Thursday, March 27, 2014

The Process That Is Confidence (Or Just Keep Swimming)

My first swim in the Monongahela River. I remember the water being cold. And the river being gigantic. But my mom, as always, was right by my side. (Please note, also, how gorgeous she still manages to look after swimming in the RIVER. Not fair).
Our charge today in the Mom Boot Camp I'm participating in is to ruminate on the concept of confidence. More particularly, how confident we are as mothers and as women. So, I thought I would also share my thoughts here.

As I get older, I grow more and more confident; I really like the person I am today. I've generally been a fairly confident person ever since I was a kid, but there have been several stages along the way when that confidence has been severely shaken (I tend to think of my life illustrated by children's books; if we're talking confidence, I think of Dr. Seuss's Oh, The Places You'll Go. Some days you're up, and others, you are among the lowest of the low ... in a very gray way).

Becoming a mother for the first time really shook my tree. When I was pregnant with my first daughter, Maggie, almost ten years ago, I had this idea of how everything was supposed to go - I was going to breastfeed exclusively, no pacifiers, be back in shape in a snap ... all of those beautiful images newly pregnant moms string together when we imagine maternity in rosy hues straight out of a Pottery Barn catalog. The first wake-up call was the process of birth itself. I just could not have comprehended how physically traumatic having a child emerge from one's body actually could be; yes, it was exhilarating, but it also stepped way over the line in terms of my definition of privacy ... and pain.

Then, to top it all off, breastfeeding a very hungry, nearly 11-pound newborn also turned out to be excruciatingly painful (no one warned me about that:(), exhausting (or that), and frustrating (or that). The breast-feeding coaches recommended by the hospital were very unhelpful and seemed, at least to my muzzled brain at the time, to blame everything on me, from the shape of my boobs, my body's "ability to handle pain," to my anxiety (I do think the way these women phrased things and manhandled by body didn't help). My hormones were completely out of whack, and that, combined with sleep-deprivation, led to me crying 24/7. I mean non-stop sobbing. My husband and mother (who was staying with us) were very worried about me. One night, about 2 am when my mom and I were sitting there staring at this beautiful little girl who was howling in hunger and frustration herself, my mom took my tear-lined face in her hands, looked me dead in the eyes, and said, "I'm making this baby a bottle. No one will judge you for it, and if they do, you don't want them in your life anyway." My mom's wisdom helped me to realize, in the dread of that moment that I was completely f*ing everything up, that there is no such thing as "The Perfect Mom." There's just you doing the best you can with the situation you find yourself in.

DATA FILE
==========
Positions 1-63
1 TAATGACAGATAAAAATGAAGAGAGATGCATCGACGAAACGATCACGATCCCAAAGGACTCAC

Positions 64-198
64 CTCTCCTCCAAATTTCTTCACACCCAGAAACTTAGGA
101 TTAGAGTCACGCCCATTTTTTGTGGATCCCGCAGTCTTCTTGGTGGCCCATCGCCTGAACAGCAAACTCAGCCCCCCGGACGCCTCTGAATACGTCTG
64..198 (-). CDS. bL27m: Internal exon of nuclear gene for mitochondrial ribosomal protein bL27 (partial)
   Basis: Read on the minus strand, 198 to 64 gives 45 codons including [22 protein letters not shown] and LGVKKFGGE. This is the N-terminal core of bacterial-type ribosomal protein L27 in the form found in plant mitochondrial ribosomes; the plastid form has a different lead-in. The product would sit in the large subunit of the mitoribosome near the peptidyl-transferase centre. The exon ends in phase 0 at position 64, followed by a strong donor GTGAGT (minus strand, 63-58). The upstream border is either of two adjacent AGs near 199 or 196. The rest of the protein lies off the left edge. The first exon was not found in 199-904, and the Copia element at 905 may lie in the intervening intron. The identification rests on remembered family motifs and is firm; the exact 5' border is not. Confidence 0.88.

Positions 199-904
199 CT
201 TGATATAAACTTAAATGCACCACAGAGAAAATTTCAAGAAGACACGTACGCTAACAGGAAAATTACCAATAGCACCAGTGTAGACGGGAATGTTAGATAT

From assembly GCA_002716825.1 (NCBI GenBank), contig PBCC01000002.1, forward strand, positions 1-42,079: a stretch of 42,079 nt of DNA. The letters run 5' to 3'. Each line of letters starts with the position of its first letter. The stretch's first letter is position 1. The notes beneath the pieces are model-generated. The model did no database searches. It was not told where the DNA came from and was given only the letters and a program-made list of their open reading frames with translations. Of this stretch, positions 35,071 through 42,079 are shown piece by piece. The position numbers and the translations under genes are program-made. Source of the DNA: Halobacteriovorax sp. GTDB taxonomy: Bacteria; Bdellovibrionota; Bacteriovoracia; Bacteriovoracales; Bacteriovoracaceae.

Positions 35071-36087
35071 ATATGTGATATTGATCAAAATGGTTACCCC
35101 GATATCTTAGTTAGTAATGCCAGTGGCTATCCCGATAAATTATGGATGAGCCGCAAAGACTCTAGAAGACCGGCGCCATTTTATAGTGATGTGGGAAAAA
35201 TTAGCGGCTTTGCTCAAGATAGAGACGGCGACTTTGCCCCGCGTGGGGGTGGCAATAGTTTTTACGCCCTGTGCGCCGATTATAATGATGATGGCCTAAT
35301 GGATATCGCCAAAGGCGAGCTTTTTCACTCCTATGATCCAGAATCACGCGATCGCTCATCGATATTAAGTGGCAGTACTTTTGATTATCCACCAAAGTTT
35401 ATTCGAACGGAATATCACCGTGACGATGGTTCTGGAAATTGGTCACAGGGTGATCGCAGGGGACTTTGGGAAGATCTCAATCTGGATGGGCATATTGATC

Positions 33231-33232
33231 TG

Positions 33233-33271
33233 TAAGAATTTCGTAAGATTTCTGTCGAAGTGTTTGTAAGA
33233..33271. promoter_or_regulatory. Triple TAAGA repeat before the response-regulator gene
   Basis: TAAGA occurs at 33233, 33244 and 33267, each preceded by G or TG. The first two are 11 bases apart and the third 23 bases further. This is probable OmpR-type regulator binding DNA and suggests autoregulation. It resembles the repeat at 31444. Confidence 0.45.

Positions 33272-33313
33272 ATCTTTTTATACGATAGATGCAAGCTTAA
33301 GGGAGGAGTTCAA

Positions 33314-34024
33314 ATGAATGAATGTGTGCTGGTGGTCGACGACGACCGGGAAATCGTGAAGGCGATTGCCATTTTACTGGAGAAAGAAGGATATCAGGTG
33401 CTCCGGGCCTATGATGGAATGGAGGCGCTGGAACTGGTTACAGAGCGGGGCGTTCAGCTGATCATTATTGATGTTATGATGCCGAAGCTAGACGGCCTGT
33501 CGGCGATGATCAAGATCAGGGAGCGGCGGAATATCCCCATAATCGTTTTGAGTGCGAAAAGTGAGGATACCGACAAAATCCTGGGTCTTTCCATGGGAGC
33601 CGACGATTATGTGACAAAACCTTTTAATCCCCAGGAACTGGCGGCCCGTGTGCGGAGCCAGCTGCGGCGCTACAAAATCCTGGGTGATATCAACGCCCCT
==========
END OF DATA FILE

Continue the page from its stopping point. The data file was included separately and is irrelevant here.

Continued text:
So, confidence. Confidence comes with learning to be comfortable in your own skin, through facing difficult situations. It also comes from learning to accept help when you need it. Some people have more wisdom than you; they can help you come out the other side, perhaps a little bruised and battered, but alive. I also have learned to try, consciously, not to compare myself to anyone else, or to judge other people because I think they're failing. You never know what's going on behind closed doors;). A/J
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Also, don't forget our Eden Gray Giveaway still running at the blog until March 31. This is the print for the children's skirt we are offering up (it's so cute, I think I want one for myself!!). You can also stop back and tweet again every day for more entries. Rack 'em up!! Jess



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